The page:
Albert Einstein considered the origin of the Earth's magnetic field one of the five most important unsolved problems in physics. The weakening of the geomagnetic field, which extends from the planet's core into outer space and was first recorded 180 years ago, has raised concern by some for the welfare of the biosphere.
But a new study published in PNAS from Tel Aviv University, Hebrew University of Jerusalem, and University of California San Diego researchers finds there is no reason for alarm: The Earth's geomagnetic field has been undulating for thousands of years. Data obtained from the analysis of well-dated Judean jar handles provide information on changes in the strength of the geomagnetic field between the 8th and 2nd centuries BCE, indicating a fluctuating field that peaked during the 8th century BCE.
"The field strength of the 8th century BCE corroborates previous observations of our group, first published in 2009, of an unusually strong field in the early Iron Age. We call it the 'Iron Age Spike,' and it is the strongest field recorded in the last 100,000 years," says Dr. Erez Ben-Yosef of TAU's Institute of Archaeology, the study's lead investigator. "This new finding puts the recent decline in the field's strength into context. Apparently, this is not a unique phenomenon -- the field has often weakened and recovered over the last millennia."
Additional researchers included Prof. Oded Lipschits and Michael Millman of TAU, Dr. Ron Shaar of Hebrew University, and Prof. Lisa Tauxe of UC San Diego.
Delving into the inner structure of the planet
"We can gain a clearer picture of the planet and its inner structure by better understanding proxies like the magnetic field, which reaches more than 1,800 miles deep into the liquid part of the Earth's outer core," Dr. Ben-Yosef observes.
The new research is based on a set of 67 ancient, heat-impacted Judean ceramic storage jar handles, which bear royal stamp impressions from the 8th to 2nd century BCE, providing accurate age estimates.
"The period spanned by the jars allowed us to procure data on the Earth's magnetic field during that time -- the Iron Age through the Hellenistic Period in Judea," says Dr. Ben-Yosef. "The typology of the stamp impressions, which correspond to changes in the political entities ruling this area, provides excellent age estimates for the firing of these artifacts."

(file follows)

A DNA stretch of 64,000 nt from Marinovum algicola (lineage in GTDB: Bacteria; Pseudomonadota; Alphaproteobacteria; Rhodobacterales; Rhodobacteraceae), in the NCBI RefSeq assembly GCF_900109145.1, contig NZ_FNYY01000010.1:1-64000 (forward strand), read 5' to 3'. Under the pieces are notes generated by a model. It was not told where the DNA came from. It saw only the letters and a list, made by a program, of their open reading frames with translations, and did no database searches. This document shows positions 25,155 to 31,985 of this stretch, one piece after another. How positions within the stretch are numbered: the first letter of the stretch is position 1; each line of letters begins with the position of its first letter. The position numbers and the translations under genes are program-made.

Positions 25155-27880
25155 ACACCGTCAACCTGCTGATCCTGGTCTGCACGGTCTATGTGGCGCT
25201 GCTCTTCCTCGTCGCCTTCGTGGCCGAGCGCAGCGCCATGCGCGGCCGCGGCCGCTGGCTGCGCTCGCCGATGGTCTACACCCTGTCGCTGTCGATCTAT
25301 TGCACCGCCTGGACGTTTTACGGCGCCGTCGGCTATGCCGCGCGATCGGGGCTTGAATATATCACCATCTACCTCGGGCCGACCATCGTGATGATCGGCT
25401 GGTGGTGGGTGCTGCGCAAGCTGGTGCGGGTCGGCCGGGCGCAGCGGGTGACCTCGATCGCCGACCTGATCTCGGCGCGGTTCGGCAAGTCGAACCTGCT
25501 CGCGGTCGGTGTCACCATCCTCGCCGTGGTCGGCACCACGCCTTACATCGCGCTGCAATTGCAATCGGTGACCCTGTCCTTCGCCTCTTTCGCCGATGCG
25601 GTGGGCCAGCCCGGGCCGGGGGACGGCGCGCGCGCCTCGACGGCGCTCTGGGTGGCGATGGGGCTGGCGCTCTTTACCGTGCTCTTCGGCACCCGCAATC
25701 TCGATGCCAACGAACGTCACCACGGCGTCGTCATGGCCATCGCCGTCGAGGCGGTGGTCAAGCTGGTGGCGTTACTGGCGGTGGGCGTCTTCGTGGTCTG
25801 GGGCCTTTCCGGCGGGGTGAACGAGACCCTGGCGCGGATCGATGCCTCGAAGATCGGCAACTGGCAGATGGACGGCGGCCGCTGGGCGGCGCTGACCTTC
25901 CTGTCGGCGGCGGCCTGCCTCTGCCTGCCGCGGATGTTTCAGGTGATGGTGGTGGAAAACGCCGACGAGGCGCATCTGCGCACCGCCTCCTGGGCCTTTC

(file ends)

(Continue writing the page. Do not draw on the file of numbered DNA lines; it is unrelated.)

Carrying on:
To accurately measure the geomagnetic intensity, the researchers conducted experiments at the Paleomagnetic Laboratory of Scripps Institution of Oceanography (SIO), University of California San Diego, using laboratory-built paleomagnetic ovens and a superconducting magnetometer.
"Ceramics, baked clay, burned mud bricks, copper slag -- almost anything that was heated and then cooled can become a recorder of the components of the magnetic field at the time of the event," said Dr. Ben-Yosef. "Ceramics have tiny minerals -- magnetic 'recorders' -- that save information about the magnetic field of the time the clay was in the kiln. The behavior of the magnetic field in the past can be studied by examining archaeological artifacts or geological material that were heated then cooled, such as lava."
Advanced dating method
Observed changes in the geomagnetic field can, in turn, be used as an advanced dating method complementary to the radiocarbon dating, according to Dr. Ben-Yosef. "The improved Levantine archaeomagnetic record can be used to date pottery and other heat-impacted archaeological materials whose date is unknown.
"Both archaeologists and Earth scientists benefit from this. The new data can improve geophysical models -- core-mantle interactions, cosmogenic processes and more -- as well as provide an excellent, accurate dating reference for archaeological artefacts," says Dr. Ben-Yosef.
The researchers are currently working on enhancing the archaeomagnetic database for the Levant, one of the most archaeologically-rich regions on the planet, to better understand the geomagnetic field and establish a robust dating reference.
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